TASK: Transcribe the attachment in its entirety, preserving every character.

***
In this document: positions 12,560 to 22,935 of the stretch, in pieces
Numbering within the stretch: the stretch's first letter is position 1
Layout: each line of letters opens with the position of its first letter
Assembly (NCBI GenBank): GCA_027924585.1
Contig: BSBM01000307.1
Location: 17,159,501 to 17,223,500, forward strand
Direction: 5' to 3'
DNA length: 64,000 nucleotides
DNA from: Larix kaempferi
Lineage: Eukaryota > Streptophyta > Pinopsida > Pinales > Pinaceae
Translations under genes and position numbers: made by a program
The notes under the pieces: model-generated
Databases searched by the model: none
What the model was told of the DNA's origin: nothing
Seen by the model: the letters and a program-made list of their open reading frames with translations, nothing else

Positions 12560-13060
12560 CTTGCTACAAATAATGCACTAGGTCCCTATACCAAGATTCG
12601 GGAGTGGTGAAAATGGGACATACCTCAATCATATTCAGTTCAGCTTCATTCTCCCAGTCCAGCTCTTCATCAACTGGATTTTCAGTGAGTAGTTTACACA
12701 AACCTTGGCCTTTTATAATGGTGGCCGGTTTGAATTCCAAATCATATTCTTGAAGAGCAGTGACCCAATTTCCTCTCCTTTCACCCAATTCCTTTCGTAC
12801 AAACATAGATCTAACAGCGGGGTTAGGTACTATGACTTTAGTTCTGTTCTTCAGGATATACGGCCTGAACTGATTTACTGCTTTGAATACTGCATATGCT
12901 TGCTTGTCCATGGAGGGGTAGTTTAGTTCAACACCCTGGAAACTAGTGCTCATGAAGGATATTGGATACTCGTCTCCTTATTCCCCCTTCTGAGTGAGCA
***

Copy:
In this document: positions 12,560 to 22,935 of the stretch, in pieces
Numbering within the stretch: the stretch's first letter is position 1
Layout: each line of letters opens with the position of its first letter
Assembly (NCBI GenBank): GCA_027924585.1
Contig: BSBM01000307.1
Location: 17,159,501 to 17,223,500, forward strand
Direction: 5' to 3'
DNA length: 64,000 nucleotides
DNA from: Larix kaempferi
Lineage: Eukaryota > Streptophyta > Pinopsida > Pinales > Pinaceae
Translations under genes and position numbers: made by a program
The notes under the pieces: model-generated
Databases searched by the model: none
What the model was told of the DNA's origin: nothing
Seen by the model: the letters and a program-made list of their open reading frames with translations, nothing else

Positions 12560-13060
12560 CTTGCTACAAATAATGCACTAGGTCCCTATACCAAGATTCG
12601 GGAGTGGTGAAAATGGGACATACCTCAATCATATTCAGTTCAGCTTCATTCTCCCAGTCCAGCTCTTCATCAACTGGATTTTCAGTGAGTAGTTTACACA
12701 AACCTTGGCCTTTTATAATGGTGGCCGGTTTGAATTCCAAATCATATTCTTGAAGAGCAGTGACCCAATTTCCTCTCCTTTCACCCAATTCCTTTCGTAC
12801 AAACATAGATCTAACAGCGGGGTTAGGTACTATGACTTTAGTTCTGTTCTTCAGGATATACGGCCTGAACTGATTTACTGCTTTGAATACTGCATATGCT
12901 TGCTTGTCCATGGAGGGGTAGTTTAGTTCAACACCCTGGAAACTAGTGCTCATGAAGGATATTGGATACTCGTCTCCTTATTCCCCCTTCTGAGTGAGCA